If you have control over your email server, the blacklist was probably the most beneficial one I did because it would stop emails repeat IP addresses. The blacklist does have some hidden email addresses that can cause some IP addresses to appear on the blacklist before your turn comes around. That said, if a email does get past the blacklist, then your submission might be the one to cause the IP address to be listed.

After time of server rejections (usually a few years), the spammers will give up on your email address.

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Perhaps some observations from a grizzled old combatant might be of interest:

Apart from the fact that a complete imbecile would realise that sending hundreds of the same email to me in a week or so is hardly likely to make

me change my mind about using the site,

They are not interested in whether you change your mind. They have zillion of e-mail addresses to spam, and they don't really care whether any of them responds except to place orders (which are handled elsewhere on a website, thus "disconnected" from the actual mail operation). These lists are so large that spammers can't be bothered to track their response or non-response individually (except for a few who engage in "list washing" of chronic complainers). To use an analogy, the guy who puts leaflets under your windshield at the shopping mall really doesn't care whether you read them or not, he just wants to pass them out and get paid for his efforts.

I cannot understand why the ISPs they use allow this amount of traffic. Presumably the sender is a new subscriber, so I would have thought an ISP would be

monitoring the possibility of spamming when the account begins. Apparently not it seems...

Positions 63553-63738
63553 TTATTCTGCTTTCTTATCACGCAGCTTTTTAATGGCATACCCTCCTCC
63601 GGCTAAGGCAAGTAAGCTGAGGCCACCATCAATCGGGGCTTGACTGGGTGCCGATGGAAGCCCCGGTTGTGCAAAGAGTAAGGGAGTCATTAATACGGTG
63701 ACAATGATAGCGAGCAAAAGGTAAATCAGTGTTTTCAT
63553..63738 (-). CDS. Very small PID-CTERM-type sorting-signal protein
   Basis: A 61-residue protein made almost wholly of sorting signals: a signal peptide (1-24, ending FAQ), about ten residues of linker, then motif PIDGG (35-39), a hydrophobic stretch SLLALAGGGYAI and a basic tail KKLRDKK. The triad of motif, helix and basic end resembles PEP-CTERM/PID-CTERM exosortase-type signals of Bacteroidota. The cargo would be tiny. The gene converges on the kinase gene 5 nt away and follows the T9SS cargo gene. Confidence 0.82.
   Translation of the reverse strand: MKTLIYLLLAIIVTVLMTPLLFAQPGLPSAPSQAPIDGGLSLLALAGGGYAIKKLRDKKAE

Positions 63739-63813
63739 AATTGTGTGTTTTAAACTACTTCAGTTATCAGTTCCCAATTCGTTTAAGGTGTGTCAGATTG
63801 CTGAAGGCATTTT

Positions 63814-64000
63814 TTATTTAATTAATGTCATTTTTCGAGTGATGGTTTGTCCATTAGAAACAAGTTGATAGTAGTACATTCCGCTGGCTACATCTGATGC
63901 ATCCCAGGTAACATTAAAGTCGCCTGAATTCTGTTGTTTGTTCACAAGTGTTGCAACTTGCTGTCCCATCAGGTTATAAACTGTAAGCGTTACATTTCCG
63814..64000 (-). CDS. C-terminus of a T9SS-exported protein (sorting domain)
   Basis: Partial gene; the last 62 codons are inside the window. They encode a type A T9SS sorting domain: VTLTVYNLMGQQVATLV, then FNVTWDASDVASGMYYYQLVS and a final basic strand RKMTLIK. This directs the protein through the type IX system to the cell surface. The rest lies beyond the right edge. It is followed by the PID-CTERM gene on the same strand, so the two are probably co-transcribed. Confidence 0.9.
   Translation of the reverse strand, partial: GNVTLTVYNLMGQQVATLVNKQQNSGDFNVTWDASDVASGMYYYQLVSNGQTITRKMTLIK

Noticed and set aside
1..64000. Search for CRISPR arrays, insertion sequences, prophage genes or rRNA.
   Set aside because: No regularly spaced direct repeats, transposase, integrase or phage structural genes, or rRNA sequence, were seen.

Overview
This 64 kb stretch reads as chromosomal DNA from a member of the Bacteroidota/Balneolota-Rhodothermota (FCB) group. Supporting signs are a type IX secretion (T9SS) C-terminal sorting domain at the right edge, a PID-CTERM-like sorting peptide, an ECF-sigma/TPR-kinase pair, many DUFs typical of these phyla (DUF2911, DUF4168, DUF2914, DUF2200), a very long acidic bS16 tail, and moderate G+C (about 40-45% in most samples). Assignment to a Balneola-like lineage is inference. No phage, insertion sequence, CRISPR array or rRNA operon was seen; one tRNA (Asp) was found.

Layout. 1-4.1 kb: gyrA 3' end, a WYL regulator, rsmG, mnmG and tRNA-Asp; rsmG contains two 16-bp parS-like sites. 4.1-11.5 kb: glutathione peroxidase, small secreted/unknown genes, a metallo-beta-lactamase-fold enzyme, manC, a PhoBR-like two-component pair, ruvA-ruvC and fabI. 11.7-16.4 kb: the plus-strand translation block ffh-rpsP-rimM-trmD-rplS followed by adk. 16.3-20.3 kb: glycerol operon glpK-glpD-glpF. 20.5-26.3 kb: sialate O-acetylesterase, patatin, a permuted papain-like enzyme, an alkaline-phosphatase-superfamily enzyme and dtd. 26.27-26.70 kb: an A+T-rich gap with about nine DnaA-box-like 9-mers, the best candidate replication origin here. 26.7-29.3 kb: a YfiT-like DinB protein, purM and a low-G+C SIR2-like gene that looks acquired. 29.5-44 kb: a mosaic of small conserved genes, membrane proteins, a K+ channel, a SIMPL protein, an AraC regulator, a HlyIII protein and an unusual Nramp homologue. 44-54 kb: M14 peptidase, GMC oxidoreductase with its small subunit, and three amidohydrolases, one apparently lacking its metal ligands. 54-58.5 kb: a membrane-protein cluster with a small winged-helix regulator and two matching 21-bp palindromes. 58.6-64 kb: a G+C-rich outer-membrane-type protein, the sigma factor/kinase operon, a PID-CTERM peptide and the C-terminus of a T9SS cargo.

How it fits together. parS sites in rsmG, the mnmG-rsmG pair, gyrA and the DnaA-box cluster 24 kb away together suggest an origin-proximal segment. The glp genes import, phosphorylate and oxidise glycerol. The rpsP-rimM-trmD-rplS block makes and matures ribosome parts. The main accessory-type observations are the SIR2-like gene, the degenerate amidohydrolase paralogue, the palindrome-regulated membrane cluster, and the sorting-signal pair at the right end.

Signing up in good faith for an e-mail account and then using it to send spam is not really the way it gets done (as you say, the spammer would then be easily detected). I think much or most of the spam sent to day goes by a technique known as "direct-to-MX" from subverted users' machines (hence all those viruses out there today). The spam is sent outside the ken of the ISPs mail facilities, so it becomes harder to detect.

I see from Spamcop reporting that aruba.it frequently appears as an ISP involved in this spammer's

activity. So why doesn't anything get done?

Pick one or more: (1) ignorance, (2) insufficient resources devoted to curing abuse problems, (3) incompetence, (4) apathy, (5) predisposition against "anti-spam zealots," (6) complaisance or even (7) willful collusion with spammers. The ISP is not under any obligation to do anything with repots it might get from SpamCop.
I went through a period of reporting each spam, but gave up as it took too long in view of the number I was receiving and that there was no reduction at all in the number. Is there ANYTHING I can do to stop this (other than change my email address which I do not want to do).
I don't think SpamCop claims to be able to reduce your personal spam load; what it does do is to provide you with a means to report spam, and to join your reports with others to identify recalcitrant spam sources. As a SpamCop user, I don't submit my spam reports to reduce MY spam, I submit them to reduce EVERYONE'S spam (by identifying miscreant addresses so other ISPs can more easily detect and deal with incoming spam).

After 15 or so years of educating myself on the spam problem, I've come to the conclusion that the best thing to do with the spam you get is to report it and move on. I don't reply to spam messages, and only in exceptional cases do I even talk to the "upstream" ISPs. I don't want to burn a bearing over every dick pill shill I get, because there will doubtless be many more coning in the future.

-- rick

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<snip>

Is there ANYTHING I can do to stop this (other than change my email address which I do not want to do).

...Please see my reply to your similar question #5, in linear post 7, above 89904[/snapback]